Prior to the horrific events that unfolded in Charlottesville, VA, modern-day “Anti-Fascist Action” (Antifa) groups, were rightfully relegated to the fringe of political discourse. A far cry from their namesakes, Antifa are less a 1920’s freedom fighting groups fighting a fascist takeover, and more domestic terrorism outfits.

Antifa groups operate with and advocate for violent tactics to shut down what they perceive as “fascism” and “white supremacy.” Unfortunately, these groups are now conflating mainstream Republicans with legitimate Neo-Nazis and white supremacists, a neat political sleight of hand designed to absolve them of violence and smear their political opposition—and the movement has already touched Clemson.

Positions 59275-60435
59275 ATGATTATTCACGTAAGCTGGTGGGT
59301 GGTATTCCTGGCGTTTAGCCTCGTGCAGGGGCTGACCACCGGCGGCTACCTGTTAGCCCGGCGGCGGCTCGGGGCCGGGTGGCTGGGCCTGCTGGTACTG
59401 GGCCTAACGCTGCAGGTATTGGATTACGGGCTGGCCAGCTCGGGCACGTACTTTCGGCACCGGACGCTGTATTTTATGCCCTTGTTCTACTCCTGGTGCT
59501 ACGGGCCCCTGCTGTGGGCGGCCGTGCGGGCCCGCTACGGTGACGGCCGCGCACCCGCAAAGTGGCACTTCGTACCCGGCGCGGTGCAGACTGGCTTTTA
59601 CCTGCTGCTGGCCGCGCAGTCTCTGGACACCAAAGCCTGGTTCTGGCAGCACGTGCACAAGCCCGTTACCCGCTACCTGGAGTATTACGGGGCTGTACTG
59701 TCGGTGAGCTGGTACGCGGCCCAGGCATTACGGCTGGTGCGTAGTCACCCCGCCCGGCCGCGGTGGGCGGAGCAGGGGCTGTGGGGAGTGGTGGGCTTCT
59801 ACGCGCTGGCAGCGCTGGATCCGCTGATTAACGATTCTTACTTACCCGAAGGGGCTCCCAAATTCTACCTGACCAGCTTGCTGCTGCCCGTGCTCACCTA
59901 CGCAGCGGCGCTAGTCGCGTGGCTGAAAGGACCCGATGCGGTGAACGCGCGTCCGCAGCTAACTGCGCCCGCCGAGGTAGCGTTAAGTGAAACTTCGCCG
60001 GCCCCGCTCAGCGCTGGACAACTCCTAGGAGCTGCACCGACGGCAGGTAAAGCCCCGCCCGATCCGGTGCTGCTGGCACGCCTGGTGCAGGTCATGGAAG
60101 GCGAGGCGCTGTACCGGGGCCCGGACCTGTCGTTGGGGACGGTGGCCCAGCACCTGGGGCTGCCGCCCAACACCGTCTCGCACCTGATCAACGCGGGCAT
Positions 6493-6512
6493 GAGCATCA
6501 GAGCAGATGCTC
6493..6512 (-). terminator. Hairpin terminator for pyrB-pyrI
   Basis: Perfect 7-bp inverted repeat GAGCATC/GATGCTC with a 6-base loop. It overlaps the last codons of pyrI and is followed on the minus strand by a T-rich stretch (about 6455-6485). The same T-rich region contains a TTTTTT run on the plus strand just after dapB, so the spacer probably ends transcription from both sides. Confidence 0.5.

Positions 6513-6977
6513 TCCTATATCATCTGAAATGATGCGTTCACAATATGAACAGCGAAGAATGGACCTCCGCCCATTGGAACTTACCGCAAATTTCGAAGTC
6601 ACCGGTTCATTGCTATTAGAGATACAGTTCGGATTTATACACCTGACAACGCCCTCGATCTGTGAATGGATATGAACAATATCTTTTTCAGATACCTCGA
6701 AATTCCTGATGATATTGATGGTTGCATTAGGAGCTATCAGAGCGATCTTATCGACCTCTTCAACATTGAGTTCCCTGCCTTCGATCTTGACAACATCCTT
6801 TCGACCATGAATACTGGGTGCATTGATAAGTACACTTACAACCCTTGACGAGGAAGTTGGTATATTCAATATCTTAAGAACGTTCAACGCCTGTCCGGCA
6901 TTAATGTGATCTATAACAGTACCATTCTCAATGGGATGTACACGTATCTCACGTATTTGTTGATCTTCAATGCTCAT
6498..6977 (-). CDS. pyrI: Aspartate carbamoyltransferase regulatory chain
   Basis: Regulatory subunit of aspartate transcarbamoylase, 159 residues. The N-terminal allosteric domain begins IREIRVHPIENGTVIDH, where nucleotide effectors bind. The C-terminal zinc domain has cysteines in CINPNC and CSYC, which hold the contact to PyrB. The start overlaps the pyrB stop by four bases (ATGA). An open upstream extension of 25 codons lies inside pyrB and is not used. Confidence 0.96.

In February, a group dubbed, “Upstate Antifa,” posed with weapons and advocated violence on their Facebook page, later posting recruitment flyers on campus. On a similar note, in the past several weeks, Clemson Professor Bart Knijnenburg called all Republicans, “racist scum,” and appeared to advocate violence on his personal Facebook page, stating, “I admire anyone who stands up against white supremacy. Violent or non-violent.”

For all of their misguided ideology, Antifa is correct about one thing—fascist ideologies must never be allowed to take power. Fortunately, we don’t need ski-mask or balaclava-clad anarchists to achieve this. In the case of Charlottesville, the Virginia National Guard was standing by, ready to respond in the case of violence.

Violence should not be a tool of political discourse in a polite society.

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